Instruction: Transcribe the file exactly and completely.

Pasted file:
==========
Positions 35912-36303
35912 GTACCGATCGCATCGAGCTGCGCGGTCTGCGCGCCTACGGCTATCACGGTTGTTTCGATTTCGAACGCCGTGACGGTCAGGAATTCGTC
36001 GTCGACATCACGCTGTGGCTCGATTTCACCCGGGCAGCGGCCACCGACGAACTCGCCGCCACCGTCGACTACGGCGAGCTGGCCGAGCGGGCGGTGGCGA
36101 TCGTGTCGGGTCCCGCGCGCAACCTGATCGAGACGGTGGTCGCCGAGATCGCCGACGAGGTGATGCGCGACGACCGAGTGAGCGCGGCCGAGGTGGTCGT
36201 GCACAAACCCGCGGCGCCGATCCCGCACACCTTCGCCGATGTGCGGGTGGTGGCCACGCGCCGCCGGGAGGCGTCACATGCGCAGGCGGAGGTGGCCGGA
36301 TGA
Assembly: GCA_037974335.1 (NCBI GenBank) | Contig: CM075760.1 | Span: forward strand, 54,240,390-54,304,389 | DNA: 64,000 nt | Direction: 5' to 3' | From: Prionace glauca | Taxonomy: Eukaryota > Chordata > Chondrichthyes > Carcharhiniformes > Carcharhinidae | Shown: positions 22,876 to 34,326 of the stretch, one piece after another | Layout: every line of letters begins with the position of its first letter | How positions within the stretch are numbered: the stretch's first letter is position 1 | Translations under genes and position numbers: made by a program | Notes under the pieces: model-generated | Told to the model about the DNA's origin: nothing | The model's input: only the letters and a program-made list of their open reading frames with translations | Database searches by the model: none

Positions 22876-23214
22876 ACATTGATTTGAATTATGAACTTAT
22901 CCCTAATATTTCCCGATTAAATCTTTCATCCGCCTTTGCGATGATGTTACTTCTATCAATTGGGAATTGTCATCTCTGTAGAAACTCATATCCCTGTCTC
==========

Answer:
Positions 35912-36303
35912 GTACCGATCGCATCGAGCTGCGCGGTCTGCGCGCCTACGGCTATCACGGTTGTTTCGATTTCGAACGCCGTGACGGTCAGGAATTCGTC
36001 GTCGACATCACGCTGTGGCTCGATTTCACCCGGGCAGCGGCCACCGACGAACTCGCCGCCACCGTCGACTACGGCGAGCTGGCCGAGCGGGCGGTGGCGA
36101 TCGTGTCGGGTCCCGCGCGCAACCTGATCGAGACGGTGGTCGCCGAGATCGCCGACGAGGTGATGCGCGACGACCGAGTGAGCGCGGCCGAGGTGGTCGT
36201 GCACAAACCCGCGGCGCCGATCCCGCACACCTTCGCCGATGTGCGGGTGGTGGCCACGCGCCGCCGGGAGGCGTCACATGCGCAGGCGGAGGTGGCCGGA
36301 TGA
Assembly: GCA_037974335.1 (NCBI GenBank) | Contig: CM075760.1 | Span: forward strand, 54,240,390-54,304,389 | DNA: 64,000 nt | Direction: 5' to 3' | From: Prionace glauca | Taxonomy: Eukaryota > Chordata > Chondrichthyes > Carcharhiniformes > Carcharhinidae | Shown: positions 22,876 to 34,326 of the stretch, one piece after another | Layout: every line of letters begins with the position of its first letter | How positions within the stretch are numbered: the stretch's first letter is position 1 | Translations under genes and position numbers: made by a program | Notes under the pieces: model-generated | Told to the model about the DNA's origin: nothing | The model's input: only the letters and a program-made list of their open reading frames with translations | Database searches by the model: none

Positions 22876-23214
22876 ACATTGATTTGAATTATGAACTTAT
22901 CCCTAATATTTCCCGATTAAATCTTTCATCCGCCTTTGCGATGATGTTACTTCTATCAATTGGGAATTGTCATCTCTGTAGAAACTCATATCCCTGTCTC